When talking about the British comics industry in the 1980s it is key to note that despite the vast number of important creators coming out of it there were only a handful of actual significant British comics magazines. IPC had other publications beside 2000 AD, but most could be counted on to fold after a few issues and be folded into 2000 AD. Humor publications like The Beano and The Dandy existed, but in their own almost wholly parallel dimension. Dez Skinn had 26 issues of Warrior out that were hugely influential and high-quality but that were, after all, only 26 issues. And Marvel UK had a motley of titles that combined repackaged US comics with original UK-market material. But that was about it. It was a very small industry into which a very large amount of talent was packed.
As a result, when Dez Skinn created Doctor Who Weekly for Marvel UK it was almost inevitable that it would attract some A-list creators. And so it is that Doctor Who comics have been created by Pat Mills and John Wagner (creators of Judge Dredd), Steve Moore, Steve Dillon, Grant Morrison, Bryan Hitch, John Ridgway, David Lloyd, Dave Gibbons, and Alan Moore. We’ll deal with the latter of these on Wednesday in his very own feature because, well, duh. And those that didn’t work on the Fourth Doctor strips will obviously wait as well. But that still leaves us plenty to look at here.
The story that gets most of the attention is the first one, The Iron Legion, and the third, The Star Beast. Both are penned by Wagner and Mills, with art by Dave Gibbons (who handled the overwhelming majority of the Fourth Doctor strips). This is actually a bit unfortunate. Neither is actually very good. I mean, they’re fine comic stories – Wagner and Mills are competent plotters, and Gibbons is obviously a fantastic artist. But the tone is all wrong. Wagner and Mills are action writers who belong on 2000 AD and their attempts to fuse Doctor Who to a straightforward sci-fi action sort of space militarism make Eric Saward’s efforts of the mid-80s look positively coherent by comparison.
It’s not that they make any of the obvious mistakes. Their characterization of the Doctor is imperfect, certainly, but far from disastrous. He gets a couple of good moments throughout the strips. But for the most part he feels like a passenger in Mills/Wagner strips, generally tagging along with some anti-authoritarian rebels with lots of guns as they blow things up and have elaborate chase scenes. It’s obvious that the writers are enjoying their cyborgs, alien chariot races, and bizarre alien parasites more than they’re enjoying the actual star of the strips. Combined with a clear commitment to violent action (there’s a cheeky yet revealing panel in the first installment of The Iron Legion in which a shopkeeper is gunned down and several cans of baked beans are shown exploding in front of him in lieu of actual blood and gore) this just… is off tone for Doctor Who.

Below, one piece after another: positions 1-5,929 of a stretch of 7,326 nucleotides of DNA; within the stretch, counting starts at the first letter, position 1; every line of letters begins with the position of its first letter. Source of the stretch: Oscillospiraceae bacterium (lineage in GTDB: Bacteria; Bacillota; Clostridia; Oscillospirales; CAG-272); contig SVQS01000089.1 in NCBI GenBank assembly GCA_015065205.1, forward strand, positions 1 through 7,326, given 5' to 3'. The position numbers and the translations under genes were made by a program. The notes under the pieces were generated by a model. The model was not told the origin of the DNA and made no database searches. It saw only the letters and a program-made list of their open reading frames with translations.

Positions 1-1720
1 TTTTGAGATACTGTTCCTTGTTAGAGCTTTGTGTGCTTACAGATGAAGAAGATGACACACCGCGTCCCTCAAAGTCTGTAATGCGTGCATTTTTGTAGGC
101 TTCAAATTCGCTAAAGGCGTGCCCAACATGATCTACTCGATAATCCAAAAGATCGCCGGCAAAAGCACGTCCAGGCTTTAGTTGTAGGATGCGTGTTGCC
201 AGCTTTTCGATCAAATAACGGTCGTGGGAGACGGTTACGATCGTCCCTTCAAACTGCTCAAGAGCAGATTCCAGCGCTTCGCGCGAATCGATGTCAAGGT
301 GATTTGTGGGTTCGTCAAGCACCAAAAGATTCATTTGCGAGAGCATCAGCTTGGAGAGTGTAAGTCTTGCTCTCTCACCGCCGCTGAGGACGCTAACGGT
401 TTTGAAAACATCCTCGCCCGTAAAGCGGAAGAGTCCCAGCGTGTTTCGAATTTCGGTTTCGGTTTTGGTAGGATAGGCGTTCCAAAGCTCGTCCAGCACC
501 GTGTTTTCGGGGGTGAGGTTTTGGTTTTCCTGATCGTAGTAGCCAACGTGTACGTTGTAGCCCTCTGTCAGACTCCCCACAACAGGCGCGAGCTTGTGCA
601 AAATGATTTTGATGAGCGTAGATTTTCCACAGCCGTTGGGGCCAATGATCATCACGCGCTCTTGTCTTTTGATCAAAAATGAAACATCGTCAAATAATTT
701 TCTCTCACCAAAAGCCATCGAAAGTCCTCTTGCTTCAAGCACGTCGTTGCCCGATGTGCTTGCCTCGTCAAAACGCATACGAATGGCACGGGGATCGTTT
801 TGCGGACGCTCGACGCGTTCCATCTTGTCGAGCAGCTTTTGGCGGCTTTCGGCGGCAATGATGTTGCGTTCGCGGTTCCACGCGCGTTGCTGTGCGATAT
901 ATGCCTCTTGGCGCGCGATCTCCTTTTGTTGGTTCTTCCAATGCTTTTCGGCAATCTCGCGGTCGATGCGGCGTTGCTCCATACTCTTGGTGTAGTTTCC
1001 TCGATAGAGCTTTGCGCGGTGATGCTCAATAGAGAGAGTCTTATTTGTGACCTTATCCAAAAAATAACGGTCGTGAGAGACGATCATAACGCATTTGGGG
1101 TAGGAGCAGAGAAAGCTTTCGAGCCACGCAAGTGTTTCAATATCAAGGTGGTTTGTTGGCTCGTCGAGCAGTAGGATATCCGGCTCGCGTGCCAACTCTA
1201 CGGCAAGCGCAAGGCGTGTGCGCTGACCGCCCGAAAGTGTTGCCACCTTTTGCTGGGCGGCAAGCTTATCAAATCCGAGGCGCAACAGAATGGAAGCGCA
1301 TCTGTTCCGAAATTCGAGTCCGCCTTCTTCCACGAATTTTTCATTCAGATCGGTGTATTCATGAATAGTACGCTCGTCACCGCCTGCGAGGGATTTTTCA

That’s not to say that there aren’t some great moments across the four Wagner/Mills stories. If nothing else there’s Beep the Meep, an adorably cute little creature that happens to also be a galactic tyrant with some serious self-image issues. It’s both a brilliant use of comics (where cute cartoony creatures thrive) and a great concept in general – an irony-fueled updating of the classic Robert Holmes villain. But these moments of grandeur are few and far between, and while The Star Beast, which debuts Beep the Meep, is clever, it’s a better comic than it is Doctor Who.
Better Doctor Who, in the early issues of Doctor Who Weekly, comes in the backup strips by Steve Moore and Steve Dillon. Steve Moore is doomed forever to be better known as Alan Moore’s best friend than he is for his own work, which is a mighty pity. He’s not as good a writer as Alan Moore (they are not, as every piece on the two of them has to state by some sort of contractual obligation, related), but that’s true of practically every comics writer and so hardly seems worth making a fuss about. In many ways he suffers from the same problems that Terrance Dicks does. He is an immensely functional writer whose stories have an unfussy zip to them. Unlike Alan Moore, Steve Moore has no particular fondness for lengthy captions or narrative voice. He tells entertaining and pacey stories and gets on with it.
And like Terrance Dicks, the ease with which he bashes out entertaining scripts obscures the fact that he’s a tremendously inventive writer. In fields in which people who are both brilliant and flashy about it exist those who are brilliant and just get the job done too often get overlooked, and Steve Moore, like Dicks, is a prime example. For all that is made of Wagner and Mills creating “the villainous Beep the Meep” and of Alan Moore’s clever ideas in his handful of stories (Davies went out of his way to namecheck the Deathsmiths of Goth, an obscure Moore creation, in his hilariously over the top and fannish account of the Time War) nobody ever gives Steve Moore credit for inventing two of the most enduring concepts in the Doctor Who comics within a thirteen week period – Kroton the Cyberman and Abslom Daak, Dalek Killer.
Kroton the Cyberman is one of those searingly obvious concepts that it’s a wonder took until 1979 for anyone to do: a Cyberman who retains his emotions. But unlike the latter renditions on the part of Marc Platt or Chris Chibnall, Kroton is not primarily defined by a sort of excruciating agony at his own body horror. Instead he displays a quieter and more existential sort of angst, brooding and philosophizing his way through life. The result is in many ways the first story since The Tenth Planet to actually feature the Cybermen as they were originally designed – as philosophical challenges to the nature of humanity instead of clanking robots. Kroton is, to Steve Moore’s credit, a proper star monk.
Abslom Daak, on the other hand, is just hilarious. A flagrant parody of the standard issue 2000 AD hero, Daak is an over the top action hero with a chain sword (a chainsaw/sword hybrid) who slaughters Daleks out of overt pathology. The two Moore-penned Abslom Daak stories consist of Daak casually cutting through Daleks and emoting excessively, and are flatly hilarious parodies of the Terry Nation-style Dalek Annual stories. Daak has just enough depth to be a usable character that avoids being a one-note joke (at least as Moore conceived him – later writers cheerily removed that depth in favor of the one-note joke), but remains utterly absurd at his core. Although his strips don’t particularly feel like Doctor Who, in an era where programmatic parodies like Duggan appeared regularly in the series they at least feel like an idea that could be merged in with the parent series.